Southeast Sask. told to stock up supplies ahead of 'significant' storm

Environment Canada says the spring blizzard, caused by a Colorado low tracking in from the United States, could be the worst in decades.

Environment Canada says spring blizzard could be the worst in decades

On Jan. 31, a blizzard disrupted travel near Martensville, north of Saskatoon. Environment Canada says spring blizzards pack even more punch with heavier snow. (Saskatchewan Ministry of Highways)

A major spring storm could bring southeastern Saskatchewan and a large swath of southern Manitoba to a halt this week, says Environment Canada.

The weather agency updated its storm watch Monday stating widespread snowfall amounts of 30-50 centimetres are expected, along with north winds gusting from 70-90 km/h, giving zero visibility at times.

Environment Canada meteorologist Kyle McAulay said in some areas with higher elevation, as much as 80 centimetres of snow could fall.

"This is going to be a very, very major, significant storm," McAulay said. 
A Colorado low weather system is on track to hit the province starting Tuesday night, when the snow is expected to begin, and move its way northward.

Environment Canada says people living in the areas under the storm watch should be gathering supplies, including medications, and prepare for possible extended power outages.

"I wouldn't expect to do anything during the day Wednesday. Try to get everything done, if you can, for Tuesday," he said.
The alerts advises people not to travel during the storm. McAulay cautioned anyone who absolutely has to drive, to pack emergency supplies, warm clothing and let people know where they are headed.

Conditions should begin to improve on Friday as the winds taper off and the heaviest snow moves east, "although the clean-up after this storm will likely last well into next week," Environment Canada says.
McAulay noted that the potential for this storm to cause major damage is based on the type of snow that falls during spring blizzards.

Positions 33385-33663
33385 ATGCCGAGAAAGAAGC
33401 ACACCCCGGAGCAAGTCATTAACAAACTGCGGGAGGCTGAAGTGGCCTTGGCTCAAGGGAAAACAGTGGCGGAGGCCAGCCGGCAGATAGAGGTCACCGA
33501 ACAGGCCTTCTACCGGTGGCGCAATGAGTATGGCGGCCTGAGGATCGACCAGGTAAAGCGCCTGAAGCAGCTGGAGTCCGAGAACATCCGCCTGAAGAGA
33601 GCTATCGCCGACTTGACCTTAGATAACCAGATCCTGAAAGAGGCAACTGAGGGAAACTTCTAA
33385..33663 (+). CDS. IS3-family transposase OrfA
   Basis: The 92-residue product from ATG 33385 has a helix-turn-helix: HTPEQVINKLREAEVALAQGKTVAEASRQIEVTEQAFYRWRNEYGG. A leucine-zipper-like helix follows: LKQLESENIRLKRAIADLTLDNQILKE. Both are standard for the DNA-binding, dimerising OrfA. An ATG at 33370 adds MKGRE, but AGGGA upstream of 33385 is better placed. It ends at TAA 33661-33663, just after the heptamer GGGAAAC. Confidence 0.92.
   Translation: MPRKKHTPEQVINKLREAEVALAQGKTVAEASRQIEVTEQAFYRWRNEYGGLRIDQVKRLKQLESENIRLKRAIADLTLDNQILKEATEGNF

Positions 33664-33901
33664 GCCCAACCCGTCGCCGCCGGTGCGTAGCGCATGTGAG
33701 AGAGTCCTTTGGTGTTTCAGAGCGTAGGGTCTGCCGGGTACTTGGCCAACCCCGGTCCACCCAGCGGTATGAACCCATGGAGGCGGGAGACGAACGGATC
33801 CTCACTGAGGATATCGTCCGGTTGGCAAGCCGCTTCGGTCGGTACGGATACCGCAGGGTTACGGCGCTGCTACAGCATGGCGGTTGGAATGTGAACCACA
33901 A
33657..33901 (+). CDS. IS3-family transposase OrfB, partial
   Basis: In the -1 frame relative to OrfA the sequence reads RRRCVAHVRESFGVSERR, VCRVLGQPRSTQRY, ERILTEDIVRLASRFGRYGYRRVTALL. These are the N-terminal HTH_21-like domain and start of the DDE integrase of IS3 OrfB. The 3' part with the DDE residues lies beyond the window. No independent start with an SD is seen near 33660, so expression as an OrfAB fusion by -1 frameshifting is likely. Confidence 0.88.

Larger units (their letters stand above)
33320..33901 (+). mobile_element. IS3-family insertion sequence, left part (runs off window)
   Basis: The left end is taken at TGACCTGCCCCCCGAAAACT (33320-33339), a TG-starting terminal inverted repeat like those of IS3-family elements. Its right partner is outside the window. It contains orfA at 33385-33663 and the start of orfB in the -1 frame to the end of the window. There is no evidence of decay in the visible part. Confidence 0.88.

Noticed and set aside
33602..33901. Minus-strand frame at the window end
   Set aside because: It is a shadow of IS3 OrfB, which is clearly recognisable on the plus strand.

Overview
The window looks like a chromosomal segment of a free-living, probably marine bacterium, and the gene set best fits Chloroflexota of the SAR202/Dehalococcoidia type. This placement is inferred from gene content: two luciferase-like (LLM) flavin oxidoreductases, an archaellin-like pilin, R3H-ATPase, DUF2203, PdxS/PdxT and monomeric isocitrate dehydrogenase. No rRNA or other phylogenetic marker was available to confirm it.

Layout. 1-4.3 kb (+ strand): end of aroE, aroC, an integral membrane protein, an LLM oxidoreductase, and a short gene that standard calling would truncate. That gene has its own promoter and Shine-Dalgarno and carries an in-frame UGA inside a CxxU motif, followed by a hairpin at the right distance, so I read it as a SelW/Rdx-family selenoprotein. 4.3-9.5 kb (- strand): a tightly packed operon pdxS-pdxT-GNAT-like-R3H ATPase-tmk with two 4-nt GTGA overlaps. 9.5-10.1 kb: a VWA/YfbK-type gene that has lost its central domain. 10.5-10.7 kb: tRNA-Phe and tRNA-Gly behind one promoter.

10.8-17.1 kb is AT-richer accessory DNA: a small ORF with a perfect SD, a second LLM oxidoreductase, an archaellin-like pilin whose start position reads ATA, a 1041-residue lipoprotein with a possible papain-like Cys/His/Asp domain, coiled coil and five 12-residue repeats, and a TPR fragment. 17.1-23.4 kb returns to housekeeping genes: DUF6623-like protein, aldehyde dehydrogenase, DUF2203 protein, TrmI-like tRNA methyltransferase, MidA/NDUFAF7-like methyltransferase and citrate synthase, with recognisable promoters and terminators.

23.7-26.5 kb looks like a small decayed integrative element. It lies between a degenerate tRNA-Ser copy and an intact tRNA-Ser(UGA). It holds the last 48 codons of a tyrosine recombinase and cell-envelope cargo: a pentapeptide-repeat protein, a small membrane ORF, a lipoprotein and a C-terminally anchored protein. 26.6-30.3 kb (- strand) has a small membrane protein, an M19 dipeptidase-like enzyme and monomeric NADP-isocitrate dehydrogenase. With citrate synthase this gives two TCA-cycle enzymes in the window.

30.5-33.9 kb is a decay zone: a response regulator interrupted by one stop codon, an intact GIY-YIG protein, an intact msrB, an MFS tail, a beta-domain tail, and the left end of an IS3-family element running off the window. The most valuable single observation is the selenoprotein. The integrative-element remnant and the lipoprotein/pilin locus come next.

"We expect the snow to be pretty heavy and wet," he said, adding the snow is more compact with overall moisture. 

"If you get about 10 centimetres of this snow and you melt it down, you're going to have a lot of water leftover compared to what you would get in like say middle of January."

The weight of the snow can cause trees to fall, and even break power poles and lines. 

WATCH: How one woman helped her home community of Nekaneet First Nation during the aftermath of a major spring storm on April 5:

A spring storm last week knocked out power to a large part of southwestern Saskatchewan, some areas of which were still without power as of Monday morning. 

SaskPower said crews had a hard time navigating terrain and dealing with long stretches of downed lines. The company is expected to speak with CBC News Monday about its preparations for the upcoming storm in southeastern Saskatchewan.


To encourage thoughtful and respectful conversations, first and last names will appear with each submission to CBC/Radio-Canada's online communities (except in children and youth-oriented communities). Pseudonyms will no longer be permitted.

By submitting a comment, you accept that CBC has the right to reproduce and publish that comment in whole or in part, in any manner CBC chooses. Please note that CBC does not endorse the opinions expressed in comments. Comments on this story are moderated according to our Submission Guidelines. Comments are welcome while open. We reserve the right to close comments at any time.

Become a CBC Member

Join the conversation  Create account

Already have an account?